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“His pleasure is not in the strength of the horse, nor his delight in the legs of a man; the LORD delights in those who fear him, who put their hope in his unfailing love.”  Psalm 147:10,11

Springtime in Kentucky brings thoughts of beauty, Red-buds and Dogwoods in bloom, tulips and daffodils, and the woods filled with wildflowers.  Basketball and ‘March Madness,’ take priority over all other sports and events at this time of year.  And just in case you haven’t heard, our fantastic Lexington team the Kentucky Wildcats won the NCAA Division 1 basketball championship this year, YEA WILDCATS!

When April arrives and the new foals are put out to pasture many a Kentucky heart turns to racing horses.  Lexington, Kentucky has been named the Horse Capital of the World.  Kentucky is the leader in the United States in the dollar value of its horses.  They have $1.75 billion worth of horses and other equines that are bought and sold each year.  The Kentucky Horse Park has visitors from around the globe come to the many international events that are held there every year.  In 2010 the Alltech FEI World Equestrian Games were hosted by the Kentucky Horse Park.  This was the first time the games had ever been held outside of Europe.

This year, for the first time I went to Keeneland.  The Keeneland Racetrack is a  National Historic Landmark and is considered one of America’s most beautiful race tracks.  The annual horse sales at Keeneland are also world-renowned and literally attract the “crowned heads of Europe.”  I had heard for years what a beautiful place it was and I was not disappointed.  The day that we went was one of those perfect spring days with blue sky and white puffy clouds and temperature in the 70s.  If we had arrived early in the morning we could have attended the popular breakfast with the Works, a Southern style breakfast buffet that is held during the jockeys early morning workouts.

The first thing we decided to do when we arrived was to head over to the  Equestrian  Restaurant at the clubhouse and enjoy a cup of their delicious Kentucky Burgoo  out on the patio.  I was surprised that everyone at the other tables hardly seemed to taste their meal or notice what a beautiful day it was because they all had their noses buried in their racing forms.  I for one, loved every moment of the day and I especially enjoyed watching the parade of fashions that hurried past us on their way to the betting windows.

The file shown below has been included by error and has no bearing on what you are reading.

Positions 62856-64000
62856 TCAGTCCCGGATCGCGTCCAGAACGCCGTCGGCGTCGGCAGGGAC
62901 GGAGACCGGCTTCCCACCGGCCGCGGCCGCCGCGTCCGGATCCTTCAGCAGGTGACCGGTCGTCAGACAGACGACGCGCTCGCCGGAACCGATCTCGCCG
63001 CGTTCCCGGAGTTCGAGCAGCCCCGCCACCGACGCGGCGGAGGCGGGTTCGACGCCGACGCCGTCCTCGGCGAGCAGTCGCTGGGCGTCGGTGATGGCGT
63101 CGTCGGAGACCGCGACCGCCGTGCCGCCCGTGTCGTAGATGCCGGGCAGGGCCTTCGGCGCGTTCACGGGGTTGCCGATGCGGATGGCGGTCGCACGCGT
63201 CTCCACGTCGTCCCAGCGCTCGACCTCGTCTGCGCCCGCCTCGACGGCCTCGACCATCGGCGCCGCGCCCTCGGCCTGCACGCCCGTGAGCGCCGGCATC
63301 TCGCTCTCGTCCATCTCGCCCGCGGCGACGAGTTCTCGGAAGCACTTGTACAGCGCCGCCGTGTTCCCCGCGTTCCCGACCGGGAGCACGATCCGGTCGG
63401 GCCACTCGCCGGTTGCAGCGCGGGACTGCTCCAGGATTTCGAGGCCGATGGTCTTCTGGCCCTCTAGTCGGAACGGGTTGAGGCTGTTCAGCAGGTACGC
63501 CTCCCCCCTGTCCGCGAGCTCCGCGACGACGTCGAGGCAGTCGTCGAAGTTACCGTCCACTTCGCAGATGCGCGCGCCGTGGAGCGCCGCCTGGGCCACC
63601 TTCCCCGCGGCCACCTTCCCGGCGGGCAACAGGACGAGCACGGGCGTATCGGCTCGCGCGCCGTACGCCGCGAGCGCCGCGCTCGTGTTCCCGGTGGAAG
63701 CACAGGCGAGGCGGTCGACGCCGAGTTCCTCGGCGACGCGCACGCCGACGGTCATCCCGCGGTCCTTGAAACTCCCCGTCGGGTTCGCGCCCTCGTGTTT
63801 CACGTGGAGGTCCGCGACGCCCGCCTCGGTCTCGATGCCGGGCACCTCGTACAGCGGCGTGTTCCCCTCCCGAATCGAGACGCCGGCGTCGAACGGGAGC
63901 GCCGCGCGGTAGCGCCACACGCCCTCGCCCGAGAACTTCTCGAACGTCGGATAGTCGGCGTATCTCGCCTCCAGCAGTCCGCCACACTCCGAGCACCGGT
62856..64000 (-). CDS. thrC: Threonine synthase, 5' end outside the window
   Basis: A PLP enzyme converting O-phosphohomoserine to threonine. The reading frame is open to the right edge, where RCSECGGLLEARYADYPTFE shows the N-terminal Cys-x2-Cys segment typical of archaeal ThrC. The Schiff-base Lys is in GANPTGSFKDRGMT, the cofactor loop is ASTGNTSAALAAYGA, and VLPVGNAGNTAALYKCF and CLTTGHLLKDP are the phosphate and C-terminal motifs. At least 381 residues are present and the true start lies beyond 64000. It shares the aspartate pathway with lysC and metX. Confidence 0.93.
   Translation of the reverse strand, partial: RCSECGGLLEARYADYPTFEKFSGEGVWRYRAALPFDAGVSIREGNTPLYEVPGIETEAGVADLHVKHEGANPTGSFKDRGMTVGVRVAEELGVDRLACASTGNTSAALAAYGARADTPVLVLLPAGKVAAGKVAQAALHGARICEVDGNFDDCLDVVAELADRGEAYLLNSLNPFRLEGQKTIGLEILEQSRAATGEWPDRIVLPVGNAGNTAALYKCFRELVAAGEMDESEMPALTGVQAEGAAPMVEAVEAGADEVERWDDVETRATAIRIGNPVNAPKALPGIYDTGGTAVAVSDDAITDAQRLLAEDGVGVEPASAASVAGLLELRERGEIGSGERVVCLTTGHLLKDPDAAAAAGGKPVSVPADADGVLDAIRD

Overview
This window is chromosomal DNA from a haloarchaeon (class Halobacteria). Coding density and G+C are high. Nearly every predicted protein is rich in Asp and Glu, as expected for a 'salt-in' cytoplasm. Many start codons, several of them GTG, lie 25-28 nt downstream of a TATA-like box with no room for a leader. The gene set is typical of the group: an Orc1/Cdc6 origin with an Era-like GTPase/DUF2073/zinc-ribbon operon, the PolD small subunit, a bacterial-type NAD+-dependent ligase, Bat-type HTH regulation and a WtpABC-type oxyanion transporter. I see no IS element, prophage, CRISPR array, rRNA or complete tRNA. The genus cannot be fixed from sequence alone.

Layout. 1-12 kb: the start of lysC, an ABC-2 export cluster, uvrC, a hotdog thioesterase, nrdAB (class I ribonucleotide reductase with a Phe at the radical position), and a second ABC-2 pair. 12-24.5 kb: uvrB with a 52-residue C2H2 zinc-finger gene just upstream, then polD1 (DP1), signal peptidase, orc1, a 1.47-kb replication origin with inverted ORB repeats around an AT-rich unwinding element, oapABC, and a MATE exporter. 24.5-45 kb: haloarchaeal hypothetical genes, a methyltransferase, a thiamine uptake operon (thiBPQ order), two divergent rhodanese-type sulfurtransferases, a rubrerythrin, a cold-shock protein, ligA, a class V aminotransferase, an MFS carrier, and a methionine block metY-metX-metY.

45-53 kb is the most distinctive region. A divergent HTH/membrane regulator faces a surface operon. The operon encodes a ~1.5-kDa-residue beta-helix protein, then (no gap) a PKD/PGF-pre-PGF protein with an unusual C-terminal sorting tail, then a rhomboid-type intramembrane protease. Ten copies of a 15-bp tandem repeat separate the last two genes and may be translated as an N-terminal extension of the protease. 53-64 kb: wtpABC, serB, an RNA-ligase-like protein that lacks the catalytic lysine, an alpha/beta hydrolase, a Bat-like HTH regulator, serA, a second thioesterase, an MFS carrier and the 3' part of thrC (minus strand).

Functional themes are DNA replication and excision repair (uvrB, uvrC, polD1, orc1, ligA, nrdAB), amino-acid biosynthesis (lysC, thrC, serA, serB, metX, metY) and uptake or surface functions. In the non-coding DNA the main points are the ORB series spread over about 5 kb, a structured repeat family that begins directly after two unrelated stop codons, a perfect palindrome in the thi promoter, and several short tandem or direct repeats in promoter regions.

Recipe: Kentucky Burgoo                                                                                                                              I found this recipe for Kentucky Burgoo in my Bluegrass Winners Cookbook and I have made it several times with some adjustments depending on what I have on hand.  This cookbook not only has great recipes but also contains pictures and a little history about many of the famous horse farms around the Bluegrass.

  • 2 pounds beef, cubed    
  • soup bone
  • 1/2pound lamb
  • 1 frying chicken, cut up
  • 4 quarts water
  • salt and pepper to taste
  • Red pepper to taste
  • 2 cups diced potatoes
  • 3 cups chopped onions
  • 2 cups lima beans
  • 4 carrots diced
  • 2 green peppers, diced
  • 3 cups corn (fresh, if possible)
  • 2 cups okra, diced
  • 6 cups tomatoes
  • 1/2 teaspoon garlic
  • 1 cup minced parsley

Put the beef, soup bone, lamb, chicken, water, salt, pepper, and red pepper in a heavy pot with a tight-fitting lid.  Bring to a boil then simmer, covered for two hours.  Remove the chicken skin and bones and cut meat into bite-size pieces.  Return meat to pot.  Add potatoes, onions, lima beans, carrots, green peppers and corn.  Simmer two hours.  Mixture will be thick but should not stick.  Add water sparingly, if necessary.  Add okra, tomatoes, and garlic and simmer 1 1/2 hours longer.  Add parsley and remove from stove.  This soup will keep in refrigerator for a long time.  The flavor improves with standing.  Makes 10 servings.